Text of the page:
Bishop John McAreavey of Dromore, chair of the Irish Bishops' Council for Justice and Peace, said, "The words of the Court are powerful and profound, and speak to what we should aspire to: 'This damage to the individual's self-worth, and sense of themselves, is exactly the damage which the constitutional right [to seek employment] seeks to guard against.'"
He wrote in a June 5 statement that the decision reflects the values of Pope Francis, who has asked all countries for a "generous openness" to migrants, at a time when much of the world is experiencing what has been called a refugee crisis.
Millions of asylum seekers from the Middle East and elsewhere have poured into the European Union and other regions, seeking refuge from violence and economic hardship.
Countries throughout Europe have struggled to accommodate the large number of asylum seekers. Ireland has promised to accept 700 refugees this year, though the migration of some of these has been stalled due to vetting negotiations.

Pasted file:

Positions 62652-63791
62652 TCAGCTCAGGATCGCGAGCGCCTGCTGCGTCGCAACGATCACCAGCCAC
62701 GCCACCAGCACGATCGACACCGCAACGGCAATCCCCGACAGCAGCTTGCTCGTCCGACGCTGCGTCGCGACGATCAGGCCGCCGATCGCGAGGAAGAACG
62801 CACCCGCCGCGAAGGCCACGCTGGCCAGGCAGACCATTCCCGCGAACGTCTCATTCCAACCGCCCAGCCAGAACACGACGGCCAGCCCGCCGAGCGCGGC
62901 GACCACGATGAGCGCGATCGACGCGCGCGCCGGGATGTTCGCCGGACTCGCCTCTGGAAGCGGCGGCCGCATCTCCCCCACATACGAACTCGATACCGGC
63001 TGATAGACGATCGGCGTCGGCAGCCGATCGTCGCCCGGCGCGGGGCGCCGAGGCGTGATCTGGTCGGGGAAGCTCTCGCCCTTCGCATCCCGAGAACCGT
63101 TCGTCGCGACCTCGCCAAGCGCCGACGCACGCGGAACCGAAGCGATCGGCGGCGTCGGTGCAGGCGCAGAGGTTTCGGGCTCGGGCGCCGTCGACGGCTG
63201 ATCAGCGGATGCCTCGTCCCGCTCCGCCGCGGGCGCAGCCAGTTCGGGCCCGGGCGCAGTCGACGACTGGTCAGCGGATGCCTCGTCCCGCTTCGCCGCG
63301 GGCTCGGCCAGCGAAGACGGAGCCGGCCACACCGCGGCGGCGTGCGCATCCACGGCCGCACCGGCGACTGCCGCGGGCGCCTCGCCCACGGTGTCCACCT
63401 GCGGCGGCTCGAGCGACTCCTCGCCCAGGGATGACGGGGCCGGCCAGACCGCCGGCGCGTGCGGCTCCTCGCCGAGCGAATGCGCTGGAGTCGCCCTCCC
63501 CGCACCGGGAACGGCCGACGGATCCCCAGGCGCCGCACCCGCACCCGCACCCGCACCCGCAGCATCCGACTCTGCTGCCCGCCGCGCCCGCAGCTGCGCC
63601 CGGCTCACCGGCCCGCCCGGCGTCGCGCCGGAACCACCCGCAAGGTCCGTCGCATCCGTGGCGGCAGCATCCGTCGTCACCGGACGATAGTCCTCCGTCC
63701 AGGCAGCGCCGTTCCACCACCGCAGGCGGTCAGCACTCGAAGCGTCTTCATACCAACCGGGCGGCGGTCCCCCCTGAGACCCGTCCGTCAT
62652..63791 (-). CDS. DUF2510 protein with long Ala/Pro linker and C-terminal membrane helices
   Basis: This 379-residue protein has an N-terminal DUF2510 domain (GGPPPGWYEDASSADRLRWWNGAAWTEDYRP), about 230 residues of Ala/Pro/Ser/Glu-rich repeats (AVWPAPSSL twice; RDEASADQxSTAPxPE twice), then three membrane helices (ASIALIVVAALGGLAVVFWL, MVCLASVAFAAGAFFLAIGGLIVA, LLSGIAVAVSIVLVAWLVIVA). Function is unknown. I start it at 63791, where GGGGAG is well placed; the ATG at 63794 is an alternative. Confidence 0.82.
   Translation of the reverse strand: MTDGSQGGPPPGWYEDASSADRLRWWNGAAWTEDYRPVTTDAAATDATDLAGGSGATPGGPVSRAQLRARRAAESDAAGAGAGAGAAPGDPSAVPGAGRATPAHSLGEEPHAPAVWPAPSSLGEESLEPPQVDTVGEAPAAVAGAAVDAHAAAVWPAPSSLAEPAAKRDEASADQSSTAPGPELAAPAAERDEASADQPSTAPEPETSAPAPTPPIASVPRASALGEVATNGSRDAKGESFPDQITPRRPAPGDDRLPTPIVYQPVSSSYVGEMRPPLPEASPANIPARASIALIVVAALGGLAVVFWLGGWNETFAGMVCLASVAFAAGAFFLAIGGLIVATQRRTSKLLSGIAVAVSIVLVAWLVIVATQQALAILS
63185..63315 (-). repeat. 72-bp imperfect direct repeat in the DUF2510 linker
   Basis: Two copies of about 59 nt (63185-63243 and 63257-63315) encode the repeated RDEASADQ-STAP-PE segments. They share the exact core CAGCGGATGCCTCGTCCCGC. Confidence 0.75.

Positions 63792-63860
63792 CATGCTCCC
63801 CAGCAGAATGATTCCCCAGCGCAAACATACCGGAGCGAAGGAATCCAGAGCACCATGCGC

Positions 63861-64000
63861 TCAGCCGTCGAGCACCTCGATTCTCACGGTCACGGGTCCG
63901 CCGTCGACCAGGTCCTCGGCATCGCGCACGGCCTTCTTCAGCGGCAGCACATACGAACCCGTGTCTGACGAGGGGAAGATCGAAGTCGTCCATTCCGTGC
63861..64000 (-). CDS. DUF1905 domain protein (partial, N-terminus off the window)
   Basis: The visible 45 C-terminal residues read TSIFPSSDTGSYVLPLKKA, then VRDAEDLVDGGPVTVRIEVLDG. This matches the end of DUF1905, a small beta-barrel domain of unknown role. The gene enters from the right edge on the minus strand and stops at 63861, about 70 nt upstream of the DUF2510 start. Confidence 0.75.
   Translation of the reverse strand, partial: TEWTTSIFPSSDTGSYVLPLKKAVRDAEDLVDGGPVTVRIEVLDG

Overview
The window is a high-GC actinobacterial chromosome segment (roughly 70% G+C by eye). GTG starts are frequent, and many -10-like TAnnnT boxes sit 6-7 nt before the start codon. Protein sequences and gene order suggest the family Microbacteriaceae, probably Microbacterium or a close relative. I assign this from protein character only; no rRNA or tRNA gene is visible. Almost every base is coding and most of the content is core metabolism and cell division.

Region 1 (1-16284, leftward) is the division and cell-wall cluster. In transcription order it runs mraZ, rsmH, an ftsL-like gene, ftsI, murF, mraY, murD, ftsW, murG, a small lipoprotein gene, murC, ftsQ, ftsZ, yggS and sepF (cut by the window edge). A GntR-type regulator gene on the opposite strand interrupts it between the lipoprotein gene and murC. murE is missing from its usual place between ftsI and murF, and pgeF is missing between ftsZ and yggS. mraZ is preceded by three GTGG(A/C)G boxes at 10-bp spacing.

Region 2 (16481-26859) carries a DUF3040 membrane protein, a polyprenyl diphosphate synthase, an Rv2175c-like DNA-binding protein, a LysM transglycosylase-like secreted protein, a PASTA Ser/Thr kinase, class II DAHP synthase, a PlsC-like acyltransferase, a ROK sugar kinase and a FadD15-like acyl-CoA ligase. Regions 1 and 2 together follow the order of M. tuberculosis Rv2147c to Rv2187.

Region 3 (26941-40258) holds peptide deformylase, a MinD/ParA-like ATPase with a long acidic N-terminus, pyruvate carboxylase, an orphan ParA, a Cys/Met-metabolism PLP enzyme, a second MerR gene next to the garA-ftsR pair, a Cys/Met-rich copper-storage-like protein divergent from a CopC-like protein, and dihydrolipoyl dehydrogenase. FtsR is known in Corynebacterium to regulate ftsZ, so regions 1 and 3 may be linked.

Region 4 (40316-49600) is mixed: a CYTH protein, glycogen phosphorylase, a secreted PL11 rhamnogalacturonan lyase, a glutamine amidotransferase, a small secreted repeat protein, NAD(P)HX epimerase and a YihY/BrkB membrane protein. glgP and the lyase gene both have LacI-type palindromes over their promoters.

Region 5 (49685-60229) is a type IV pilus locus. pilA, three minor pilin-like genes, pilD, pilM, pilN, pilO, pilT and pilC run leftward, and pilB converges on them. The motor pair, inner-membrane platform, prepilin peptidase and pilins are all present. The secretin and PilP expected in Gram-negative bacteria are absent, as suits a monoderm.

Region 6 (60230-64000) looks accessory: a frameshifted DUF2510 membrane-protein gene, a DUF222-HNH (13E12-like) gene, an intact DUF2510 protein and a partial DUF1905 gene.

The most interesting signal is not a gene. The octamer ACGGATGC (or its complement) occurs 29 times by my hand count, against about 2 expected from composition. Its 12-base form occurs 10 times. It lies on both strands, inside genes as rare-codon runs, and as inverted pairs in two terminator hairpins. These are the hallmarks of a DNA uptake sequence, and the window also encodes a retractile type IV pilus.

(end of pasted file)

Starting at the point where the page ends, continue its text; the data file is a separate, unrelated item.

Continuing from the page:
Bishop McAreavey noted that the physical and psychological welfare of migrants has been a concern of the bishops of the Council for Justice and Peace, which has publicly raised issues related to Direct Provision Centres, the Republic of Ireland's system to care for asylum seekers.
"Removing the ban on work means that people in Direct Provision Centres are more likely to integrate and be part of a rich, diverse and yet more unified society; asylum seekers will recover their self-respect through work and we all will benefit from their skills and gifts," Bishop McAreavey said.